Does delivery volume of family physicians predict maternal and newborn outcome? Academic Article uri icon

  •  
  • Overview
  •  
  • Research
  •  
  • Additional Document Info
  •  
  • View All
  •  

abstract

  • BACKGROUND: The number of births attended by individual family physicians who practice intrapartum care varies. We wanted to determine if the practice-volume relations that have been shown in other fields of medical practice also exist in maternity care practice by family doctors. METHODS: For the period April 1997 to August 1998, we analyzed all singleton births at a major maternity teaching hospital for which the family physician was the responsible physician. Physicians were grouped into 3 categories on the basis of the number of births they attended each year: fewer than 12, 12 to 24, and 25 or more. Physicians with a low volume of deliveries (72 physicians, 549 births), those with a medium volume of deliveries (34 physicians, 871 births) and those with a high volume of deliveries (46 physicians, 3024 births) were compared in terms of maternal and newborn outcomes. The main outcome measures were maternal morbidity, 5-minute Apgar score and admission of the baby to the neonatal intensive care unit or special care unit. Secondary outcomes were obstetric procedures and consultation patterns. RESULTS: There was no difference among the 3 volume cohorts in terms of rates of maternal complications of delivery, 5-minute Apgar scores of less than 7 or admissions to the neonatal intensive care unit or the special care unit, either before or after adjustment for parity, pregnancy-induced hypertension, diabetes, ethnicity, lone parent status, maternal age, gestational age, newborn birth weight and newborn head circumference at birth. High- and medium-volume family physicians consulted with obstetricians less often than low-volume family physicians (adjusted odds ratio [OR] 0.586 [95% confidence interval, CI, 0.479-0.718] and 0.739 [95% CI 0.583-0.935] respectively). High- and medium-volume family physicians transferred the delivery to an obstetrician less often than low-volume family physicians (adjusted OR 0.668 [95% CI 0.542-0.823] and 0.776 [95% CI 0.607-0.992] respectively). Inductions were performed by medium-volume family physicians more often than by low-volume family physicians (adjusted OR 1.437 [95% CI 1.036-1.992]. INTERPRETATION: Family physicians' delivery volumes were not associated with adverse outcomes for mothers or newborns. Low-volume family physicians referred patients and transferred deliveries to obstetricians more frequently than high- or medium-volume family physicians. Further research is needed to validate these findings in smaller facilities, both urban and rural.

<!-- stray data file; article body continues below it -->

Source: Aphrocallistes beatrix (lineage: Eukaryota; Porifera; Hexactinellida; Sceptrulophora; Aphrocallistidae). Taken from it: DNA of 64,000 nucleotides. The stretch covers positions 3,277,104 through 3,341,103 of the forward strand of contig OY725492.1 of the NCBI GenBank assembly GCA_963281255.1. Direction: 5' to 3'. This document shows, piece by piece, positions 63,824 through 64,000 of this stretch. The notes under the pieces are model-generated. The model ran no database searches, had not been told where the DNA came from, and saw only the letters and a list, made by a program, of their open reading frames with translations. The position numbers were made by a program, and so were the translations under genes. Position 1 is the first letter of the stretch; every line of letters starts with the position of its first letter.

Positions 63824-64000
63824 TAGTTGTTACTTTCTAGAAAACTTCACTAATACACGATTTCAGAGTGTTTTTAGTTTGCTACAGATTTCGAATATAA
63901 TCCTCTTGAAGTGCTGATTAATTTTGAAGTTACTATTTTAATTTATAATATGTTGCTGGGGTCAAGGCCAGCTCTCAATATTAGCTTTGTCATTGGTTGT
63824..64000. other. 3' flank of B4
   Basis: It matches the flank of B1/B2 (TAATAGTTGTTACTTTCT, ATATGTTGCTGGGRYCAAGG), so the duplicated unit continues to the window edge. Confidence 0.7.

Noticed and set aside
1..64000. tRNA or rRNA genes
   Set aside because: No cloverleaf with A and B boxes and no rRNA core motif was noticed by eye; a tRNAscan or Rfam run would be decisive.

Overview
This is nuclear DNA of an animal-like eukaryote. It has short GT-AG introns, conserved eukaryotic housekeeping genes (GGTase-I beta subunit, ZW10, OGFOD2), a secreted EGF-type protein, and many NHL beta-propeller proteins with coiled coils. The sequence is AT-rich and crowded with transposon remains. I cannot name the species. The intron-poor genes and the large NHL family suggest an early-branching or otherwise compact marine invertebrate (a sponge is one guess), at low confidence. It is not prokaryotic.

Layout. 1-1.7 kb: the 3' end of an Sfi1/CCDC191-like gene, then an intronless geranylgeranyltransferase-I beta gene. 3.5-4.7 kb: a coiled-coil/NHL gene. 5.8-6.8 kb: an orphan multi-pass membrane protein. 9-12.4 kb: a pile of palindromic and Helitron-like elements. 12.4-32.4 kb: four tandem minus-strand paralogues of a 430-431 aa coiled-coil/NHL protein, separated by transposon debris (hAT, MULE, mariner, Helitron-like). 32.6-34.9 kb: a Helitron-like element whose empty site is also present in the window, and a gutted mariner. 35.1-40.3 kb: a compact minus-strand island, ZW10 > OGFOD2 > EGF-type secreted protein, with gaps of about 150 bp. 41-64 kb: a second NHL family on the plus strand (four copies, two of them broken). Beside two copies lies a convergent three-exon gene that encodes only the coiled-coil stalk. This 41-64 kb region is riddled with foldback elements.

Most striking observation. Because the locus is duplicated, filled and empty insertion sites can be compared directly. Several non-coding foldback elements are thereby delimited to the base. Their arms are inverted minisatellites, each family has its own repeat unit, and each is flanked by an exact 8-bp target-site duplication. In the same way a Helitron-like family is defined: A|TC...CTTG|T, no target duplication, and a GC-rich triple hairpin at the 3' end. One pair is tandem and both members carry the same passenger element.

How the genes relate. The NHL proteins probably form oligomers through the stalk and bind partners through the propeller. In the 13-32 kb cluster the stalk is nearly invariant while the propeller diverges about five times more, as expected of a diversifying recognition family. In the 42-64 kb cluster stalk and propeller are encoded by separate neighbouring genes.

publication date

  • May 14, 2002

has subject area

published in